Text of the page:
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Is This Viral Plant-Packed Smoothie A Gut Health Hack, Or Overhyped?

Emily Turner

A rainbow of colours and textures in this vibrant and healthy snack board of fruit, vegetables, dips, nuts and olives. Citrus fruits, grapes, tropical fruits and berries add color to the spread. Hazelnuts,almonds, walnuts, kalamata olives and home made dips of hummus, beetroot and pumpkin are surrounded by salad sliced for a fun, healthy way to snack. Raw healthy food, ready for a party.

Smoothie recipes go viral all the time on social media. But one in particular caught our attention: a 30-plant veggie “slurry” on TikTok from neurologist Chris Lowery, Ph.D, said to boost your gut microbiome. At the beginning of the month, he creates a veggie “slurry” with 30 different plants including arugula, kale, leek, turmeric root, parsley, and beets (just to name a few). He adds a small amount of each vegetable to a blender with six cups of water, blends it together and stores the juice in the fridge (it keeps for about a month without spoiling since it’s all veggies and no fruit). Every day, he adds four tablespoons of the slurry into a quart of water and drinks it for a supposed microbiome boost.

Not yet sold on the idea? Well, researchers at the American Gut Project found that people who ate more than 30 different plant foods each week had a more diverse gut microbiome compared with those who ate 10 or fewer. The research also showed that people who hit the 30 mark had more bacteria in their gut that produce something called short chain fatty acids, which have been shown to reduce the risk of bowel cancer. But does a diversity of plant foods actually lead to a healthier gut? POPSUGAR spoke to integrative gastroenterologist and certified lifestyle medicine physician, Christina Tennyson, MD, to find out.

Will Eating 30 Different Plant Foods a Week Improve Your Gut Health?

Yes. It’s important to remember that fiber is present only in plant foods such as fruits, vegetables, whole grains, beans, nuts, and seeds, and serves as food for our gut bacteria, Dr. Tennyson told POPSUGAR. If we don’t feed our gut bacteria, they won’t thrive or be able to do their beneficial job of making vitamins, training our immune system, making helpful substances like short chain fatty acids, and communicating with our brain. There is no fiber in animal products like meat, fish, eggs, and dairy, so it’s really important for people to get enough from plant foods. Also, be mindful that consuming excessive amounts of sugary foods and alcohol can lead to an imbalance in the gut microbiome. Eating a variety of plant foods throughout the week, up to 30 if you can, helps to increase the diversity of the bacterium in the gut microbiome, preventing the imbalance that can lead to health issues like stomach upset and difficulty digesting. Diversity has been associated with improved health outcomes including decreased chronic disease and less inflammation, explained Dr. Tennyson.

How Can I Eat 30 Different Plant Foods a Week?

Taking time at the beginning of the week to plan out your meals and go grocery shopping will help ensure that you get a variety of plant based foods. If you rarely eat plant foods, or are a picky eater, small changes can make a big difference, said Dr. Tennyson. For example, if you choose one plant food for each of your three meals plus one snack (four times a day), and you do that every day of the week, that’s already 28 different plant foods. You can also get creative and combine plant foods: carrot cake oatmeal made with shredded carrots, banana, and oats, and topped with blueberries, for example, includes four different plant foods in one meal.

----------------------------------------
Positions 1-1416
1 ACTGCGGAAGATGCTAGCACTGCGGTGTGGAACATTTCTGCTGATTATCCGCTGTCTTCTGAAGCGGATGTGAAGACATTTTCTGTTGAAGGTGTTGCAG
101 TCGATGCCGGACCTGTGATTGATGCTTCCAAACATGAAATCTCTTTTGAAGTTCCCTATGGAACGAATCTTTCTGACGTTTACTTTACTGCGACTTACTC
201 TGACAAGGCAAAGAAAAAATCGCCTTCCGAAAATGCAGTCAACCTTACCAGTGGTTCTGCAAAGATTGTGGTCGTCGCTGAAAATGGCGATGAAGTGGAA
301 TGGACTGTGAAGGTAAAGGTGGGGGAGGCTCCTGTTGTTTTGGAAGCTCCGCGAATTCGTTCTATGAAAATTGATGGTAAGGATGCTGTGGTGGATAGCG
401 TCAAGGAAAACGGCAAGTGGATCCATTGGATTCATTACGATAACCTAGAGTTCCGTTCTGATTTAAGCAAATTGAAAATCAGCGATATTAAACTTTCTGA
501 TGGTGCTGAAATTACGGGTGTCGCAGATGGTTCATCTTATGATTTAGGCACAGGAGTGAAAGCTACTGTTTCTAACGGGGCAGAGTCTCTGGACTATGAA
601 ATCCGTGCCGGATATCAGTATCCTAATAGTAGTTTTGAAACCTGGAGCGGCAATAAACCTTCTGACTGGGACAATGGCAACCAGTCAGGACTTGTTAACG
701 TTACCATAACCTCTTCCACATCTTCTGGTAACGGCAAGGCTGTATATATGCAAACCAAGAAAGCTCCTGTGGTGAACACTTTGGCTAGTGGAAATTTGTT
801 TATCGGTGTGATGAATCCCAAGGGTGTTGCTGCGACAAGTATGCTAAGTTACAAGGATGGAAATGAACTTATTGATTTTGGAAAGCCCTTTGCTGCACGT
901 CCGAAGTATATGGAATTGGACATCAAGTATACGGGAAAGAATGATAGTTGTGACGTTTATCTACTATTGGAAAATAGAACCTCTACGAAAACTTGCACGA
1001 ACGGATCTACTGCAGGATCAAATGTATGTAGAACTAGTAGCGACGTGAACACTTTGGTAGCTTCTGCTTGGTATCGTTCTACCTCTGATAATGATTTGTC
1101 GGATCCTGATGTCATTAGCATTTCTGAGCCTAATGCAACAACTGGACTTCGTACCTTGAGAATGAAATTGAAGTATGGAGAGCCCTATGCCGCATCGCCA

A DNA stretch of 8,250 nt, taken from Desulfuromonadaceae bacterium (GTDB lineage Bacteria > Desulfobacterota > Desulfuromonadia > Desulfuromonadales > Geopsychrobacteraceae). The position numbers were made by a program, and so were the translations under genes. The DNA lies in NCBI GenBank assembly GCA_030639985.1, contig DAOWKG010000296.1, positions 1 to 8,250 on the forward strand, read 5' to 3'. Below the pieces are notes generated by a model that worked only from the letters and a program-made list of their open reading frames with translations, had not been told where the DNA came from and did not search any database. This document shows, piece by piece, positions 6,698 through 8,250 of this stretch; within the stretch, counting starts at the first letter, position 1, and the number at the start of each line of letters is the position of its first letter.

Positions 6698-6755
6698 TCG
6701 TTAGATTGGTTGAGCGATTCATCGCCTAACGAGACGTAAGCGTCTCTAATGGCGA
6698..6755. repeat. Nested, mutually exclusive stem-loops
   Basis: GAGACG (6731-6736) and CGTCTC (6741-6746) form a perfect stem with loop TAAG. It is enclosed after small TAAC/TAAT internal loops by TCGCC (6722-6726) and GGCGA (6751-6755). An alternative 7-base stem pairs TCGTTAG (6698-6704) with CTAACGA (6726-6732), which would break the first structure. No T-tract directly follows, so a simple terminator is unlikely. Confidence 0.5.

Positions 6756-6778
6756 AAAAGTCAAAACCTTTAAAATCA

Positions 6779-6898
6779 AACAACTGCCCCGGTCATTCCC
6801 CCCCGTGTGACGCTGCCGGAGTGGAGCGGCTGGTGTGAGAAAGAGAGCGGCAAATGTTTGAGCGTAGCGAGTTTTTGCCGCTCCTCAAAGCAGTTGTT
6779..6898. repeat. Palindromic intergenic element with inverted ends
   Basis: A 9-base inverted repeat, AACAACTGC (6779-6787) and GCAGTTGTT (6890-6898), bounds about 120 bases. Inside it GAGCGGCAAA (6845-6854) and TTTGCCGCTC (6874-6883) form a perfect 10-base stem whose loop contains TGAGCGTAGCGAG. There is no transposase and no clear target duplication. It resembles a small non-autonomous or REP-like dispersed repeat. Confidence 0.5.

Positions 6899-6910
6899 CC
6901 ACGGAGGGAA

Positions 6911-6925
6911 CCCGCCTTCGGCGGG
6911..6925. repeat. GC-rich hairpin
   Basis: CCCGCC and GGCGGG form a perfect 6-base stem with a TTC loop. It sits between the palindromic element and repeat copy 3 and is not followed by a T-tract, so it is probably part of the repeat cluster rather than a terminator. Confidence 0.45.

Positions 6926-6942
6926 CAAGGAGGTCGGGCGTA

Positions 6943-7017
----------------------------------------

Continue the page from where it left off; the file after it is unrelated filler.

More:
Sample Plan to Get 30 Plant Foods a Week

Drinking Dr. Lowery’s viral veggie juice isn’t the only way to meet your plant count. If you aim to eat four to five different plant foods a day each week, you’ll be able to reach your goal. The meal plan below incorporates 30 different plant foods.

Day of the Week

Breakfast Lunch Dinner Snack Total Number of Plant Foods (different from the previous days)
Sunday Bagel with egg and cheese Kale salad with roasted butternut squash Burrito with kidney beans and rice Carrots and hummus 6
Monday Oatmeal with raspberries BLT Chicken with broccoli Apple and peanut butter 7
Tuesday Eggs and toast Pasta salad made with red onion and olives Pizza with green peppers Yogurt with blueberries 4
Wednesday Smoothie made with spinach and blueberries Arugula salad with strawberries Pasta with tomato sauce Snickerdoodle cookie 4
Thursday Egg and avocado toast Kale salad with chickpeas, peppers, and pumpkin seeds Chicken with red potatoes Carrots and hummus 5
Friday Yogurt and blueberries Quinoa salad made with black beans and mango Pepperoni pizza Apple with peanut butter 3
Saturday Pancakes with berries Sandwich with sliced turkey and avocado Spaghetti and meatballs in tomato sauce Orange 1

Take a look at what you eat throughout the week, and see if you’re already hitting this target, or if you could add some plant foods here and there to increase the variety. If you’re not eating many plant foods at all, Dr. Tennyson says to gradually increase the amount over several weeks to a month (one new plant food every three to five days), as consuming a ton of fiber when you’re not used to it can cause digestive upset.

Image Source: Getty /Enrique Díaz / 7cero

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